“Open, unmasked error was supplanting the gos-pel message.  Christ, the true foundation of the faith, was virtually renounced for the obsolete ceremonies of Judaism... most decisive measures must be taken, the sharpest warnings given” (Ellen G. White, Acts of the Apostles, page 385).  “In writing to Corinth he manifests great caution and tenderness, but Galatia he reproves with abrupt severity” (Ellen G. White, The Life of Paul, p. 189).   This is the only place in all his letters where Paul expresses astonishment rather than love and joy.  The true gospel is the “power of God unto salvation,” but they were believing in salvation by a power other than God.  “The doctrines which the Galatians had received, could not in any sense be called the gospel; they were the teachings of men, and were directly opposed to the doctrines taught by Christ” (Ibid.).   
Embracing any other gospel was an act of heresy in Paul’s day, and the same holds true today.   Heresy is still a sin against God, against the soul, against the truth of God’s word, against the church of God, and against the world.  It is even more important for us today to keep the true gospel and refuse a perverted gospel, for we live in the closing hours of earth’s history.  We cannot leave the path that God has set for us without bringing destruction upon ourselves and others.
The original controversy between the true and false gospel, Paul says, was “because of false brethren,” but “we gave place by subjection, no, not for an hour; that the truth of the gospel might continue with you” (Galatians 2:4, 5).  Once we accept error, the “truth of the gospel” can no longer continue with us.  We must always walk “uprightly according to the truth of the gospel” (Galatians 2:14).
Paul called together the elders of the church of Ephesus and gave them a sol-emn warning: “Take heed therefore unto yourselves, and to all the flock, over the which the Holy Ghost hath made you overseers, to feed the church of God, which he hath purchased with his own blood.  For I know this, that after my departing shall grievous wolves enter in among you, not sparing the flock.  Also of your own selves shall men arise, speaking perverse things, to draw away disciples after them” (Acts 20:28-30).  To Timothy he said,  “some shall depart from the faith, giving heed to seducing spirits, and doctrines of devils” (1 Tim-othy 4:1), and “the time will come when they will not endure sound doctrine; but after their own lusts shall they heap to themselves teachers, having itching ears; And they shall turn away their ears from the truth, and shall be turned unto fables” (2 Timothy 4:3, 4).  

The result of accepting a perverted gospel is “a form of godliness, but de-nying the power thereof.”  Such people will be “ever learning, and never able to come to the knowledge of the truth.”  People begin to “resist the truth” being “of corrupt minds, reprobate concern-ing the faith.”  From such we are to turn away (See 2 Timothy 3:5-8).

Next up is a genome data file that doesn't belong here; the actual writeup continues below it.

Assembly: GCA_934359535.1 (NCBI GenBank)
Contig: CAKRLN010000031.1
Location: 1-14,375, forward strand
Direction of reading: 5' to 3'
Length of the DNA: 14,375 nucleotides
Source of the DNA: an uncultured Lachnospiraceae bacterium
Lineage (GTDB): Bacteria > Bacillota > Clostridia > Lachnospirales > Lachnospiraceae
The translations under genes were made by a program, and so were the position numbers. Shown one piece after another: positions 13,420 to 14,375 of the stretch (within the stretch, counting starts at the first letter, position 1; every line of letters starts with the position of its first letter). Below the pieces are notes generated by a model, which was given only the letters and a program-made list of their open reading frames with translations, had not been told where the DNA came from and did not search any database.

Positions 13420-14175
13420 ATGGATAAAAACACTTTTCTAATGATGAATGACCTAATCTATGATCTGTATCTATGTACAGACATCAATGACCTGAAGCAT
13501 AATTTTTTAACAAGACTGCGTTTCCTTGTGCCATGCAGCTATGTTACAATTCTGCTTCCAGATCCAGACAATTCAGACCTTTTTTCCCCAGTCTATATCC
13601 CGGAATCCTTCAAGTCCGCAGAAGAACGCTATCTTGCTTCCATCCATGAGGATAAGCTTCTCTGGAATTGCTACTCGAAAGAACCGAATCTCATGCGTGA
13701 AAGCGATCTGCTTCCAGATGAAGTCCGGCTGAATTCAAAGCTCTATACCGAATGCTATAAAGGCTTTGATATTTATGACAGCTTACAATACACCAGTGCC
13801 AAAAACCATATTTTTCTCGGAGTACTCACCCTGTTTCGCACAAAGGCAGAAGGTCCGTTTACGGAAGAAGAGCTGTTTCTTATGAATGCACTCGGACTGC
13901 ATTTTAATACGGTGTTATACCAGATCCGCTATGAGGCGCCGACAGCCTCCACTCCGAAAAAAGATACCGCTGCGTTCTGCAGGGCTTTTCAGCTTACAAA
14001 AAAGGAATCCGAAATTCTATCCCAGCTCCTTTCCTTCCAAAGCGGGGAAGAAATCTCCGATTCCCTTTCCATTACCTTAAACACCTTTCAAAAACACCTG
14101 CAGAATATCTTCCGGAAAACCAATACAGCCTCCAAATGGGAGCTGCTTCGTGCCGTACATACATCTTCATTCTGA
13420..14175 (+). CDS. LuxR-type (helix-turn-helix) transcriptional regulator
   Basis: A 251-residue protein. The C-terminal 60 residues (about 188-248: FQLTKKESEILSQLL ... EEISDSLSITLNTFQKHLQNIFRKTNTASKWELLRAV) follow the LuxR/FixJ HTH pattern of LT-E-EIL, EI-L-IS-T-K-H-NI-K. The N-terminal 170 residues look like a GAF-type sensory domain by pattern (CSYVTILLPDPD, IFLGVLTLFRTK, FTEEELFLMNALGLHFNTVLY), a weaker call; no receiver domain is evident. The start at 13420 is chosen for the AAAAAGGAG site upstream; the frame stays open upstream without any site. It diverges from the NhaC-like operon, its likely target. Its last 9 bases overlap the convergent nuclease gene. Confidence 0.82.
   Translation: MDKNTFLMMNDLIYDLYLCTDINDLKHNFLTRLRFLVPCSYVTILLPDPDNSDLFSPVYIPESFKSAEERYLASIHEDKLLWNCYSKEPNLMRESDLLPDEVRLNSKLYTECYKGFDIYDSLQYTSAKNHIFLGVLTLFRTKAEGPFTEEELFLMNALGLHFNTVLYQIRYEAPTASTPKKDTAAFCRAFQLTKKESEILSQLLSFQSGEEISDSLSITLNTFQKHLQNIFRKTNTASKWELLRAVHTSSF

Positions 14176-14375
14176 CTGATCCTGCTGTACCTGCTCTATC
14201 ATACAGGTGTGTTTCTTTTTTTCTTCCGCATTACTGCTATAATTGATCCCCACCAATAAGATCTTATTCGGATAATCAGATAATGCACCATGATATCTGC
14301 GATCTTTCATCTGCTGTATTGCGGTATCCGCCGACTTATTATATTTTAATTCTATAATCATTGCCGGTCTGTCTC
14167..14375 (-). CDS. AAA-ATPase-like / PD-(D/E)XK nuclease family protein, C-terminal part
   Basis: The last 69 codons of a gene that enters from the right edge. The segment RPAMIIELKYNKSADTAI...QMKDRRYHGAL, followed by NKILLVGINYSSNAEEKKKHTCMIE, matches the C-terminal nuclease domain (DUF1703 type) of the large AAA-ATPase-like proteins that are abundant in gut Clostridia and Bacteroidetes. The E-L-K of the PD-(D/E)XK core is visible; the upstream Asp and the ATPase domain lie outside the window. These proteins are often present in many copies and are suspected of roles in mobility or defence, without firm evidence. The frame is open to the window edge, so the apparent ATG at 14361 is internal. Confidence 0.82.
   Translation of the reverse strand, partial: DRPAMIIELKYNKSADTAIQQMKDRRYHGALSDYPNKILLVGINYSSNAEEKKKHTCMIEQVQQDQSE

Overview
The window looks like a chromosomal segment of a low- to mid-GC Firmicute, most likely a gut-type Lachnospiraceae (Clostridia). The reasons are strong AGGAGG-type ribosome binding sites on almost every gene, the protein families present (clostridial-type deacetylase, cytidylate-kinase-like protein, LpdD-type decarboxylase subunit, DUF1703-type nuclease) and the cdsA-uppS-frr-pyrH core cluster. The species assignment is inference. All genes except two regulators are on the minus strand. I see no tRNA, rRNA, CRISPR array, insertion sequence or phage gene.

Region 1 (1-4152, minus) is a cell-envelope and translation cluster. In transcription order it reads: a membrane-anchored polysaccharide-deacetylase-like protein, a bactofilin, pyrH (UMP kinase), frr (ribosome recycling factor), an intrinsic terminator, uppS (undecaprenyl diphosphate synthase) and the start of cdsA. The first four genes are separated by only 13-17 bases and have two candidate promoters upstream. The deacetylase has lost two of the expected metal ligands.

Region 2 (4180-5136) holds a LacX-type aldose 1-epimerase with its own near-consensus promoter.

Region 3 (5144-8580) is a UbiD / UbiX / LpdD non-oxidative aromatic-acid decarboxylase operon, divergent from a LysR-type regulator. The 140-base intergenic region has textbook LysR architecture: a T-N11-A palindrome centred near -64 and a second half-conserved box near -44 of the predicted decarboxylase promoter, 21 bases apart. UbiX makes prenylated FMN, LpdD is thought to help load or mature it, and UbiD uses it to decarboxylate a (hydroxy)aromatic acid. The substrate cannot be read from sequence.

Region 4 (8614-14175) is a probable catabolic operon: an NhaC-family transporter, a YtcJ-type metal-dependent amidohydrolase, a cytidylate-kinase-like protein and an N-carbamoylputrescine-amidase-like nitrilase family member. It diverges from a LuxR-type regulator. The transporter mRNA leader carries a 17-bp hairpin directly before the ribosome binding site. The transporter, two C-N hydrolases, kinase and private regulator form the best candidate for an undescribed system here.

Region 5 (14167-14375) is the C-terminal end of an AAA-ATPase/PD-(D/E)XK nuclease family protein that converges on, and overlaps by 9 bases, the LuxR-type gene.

Peter also sounded the warning: “But there were false prophets also among the people, even as there shall be false teachers among you, who privily shall bring in damnable heresies, even denying the Lord that bought them, and bring upon themselves swift destruc-tion.  And many shall follow their per-nicious ways; by reason of whom the way of truth shall be evil spoken of” (2 Peter 2:1, 2).
God portrays His last day church as restoring the fullness of the “everlast-ing gospel” to the world.  This end time church is clearly identified in Scripture. A few of the pertinent points are noted below, though for the sake of space, we will assume the reader’s familiarity with the prophecies in Daniel and Rev-elation which identify the Remnant.
It arises as the judgment begins in 1844 at the end of the 2300 year prophecy of Daniel 8:14.  It keeps all of God’s commandments, including the seventh day Sabbath.   It has the “testi-mony of Jesus,” which is defined as the “spirit of prophecy.”  It proclaims the three angel’s messages of righteousness by faith.  It is a world-wide movement that reaches “every nation, kindred, tongue, and people.”  It has the “faith of Jesus.  It prepares people to receive the “seal of the living God.”  It’s teachings come from the Bible rather than man-made tradition or devilish doctrines.  It calls God’s people out of Babylon and proclaims the “everlasting gospel.”  It warns that the judgment is taking place and calls the attention of the world to God as the Creator.  It identifies and op-poses the antichrist, revealing the mark of the beast and warning against receiving the mark.
Only the Seventh-day Adventist Church meets all of these specifications.   Does it not stand to reason that if this church is God’s true “remnant” or last day church, that it would be not only the object of God’s “supreme regard,” but also the object of Satan’s great-est animosity and assault?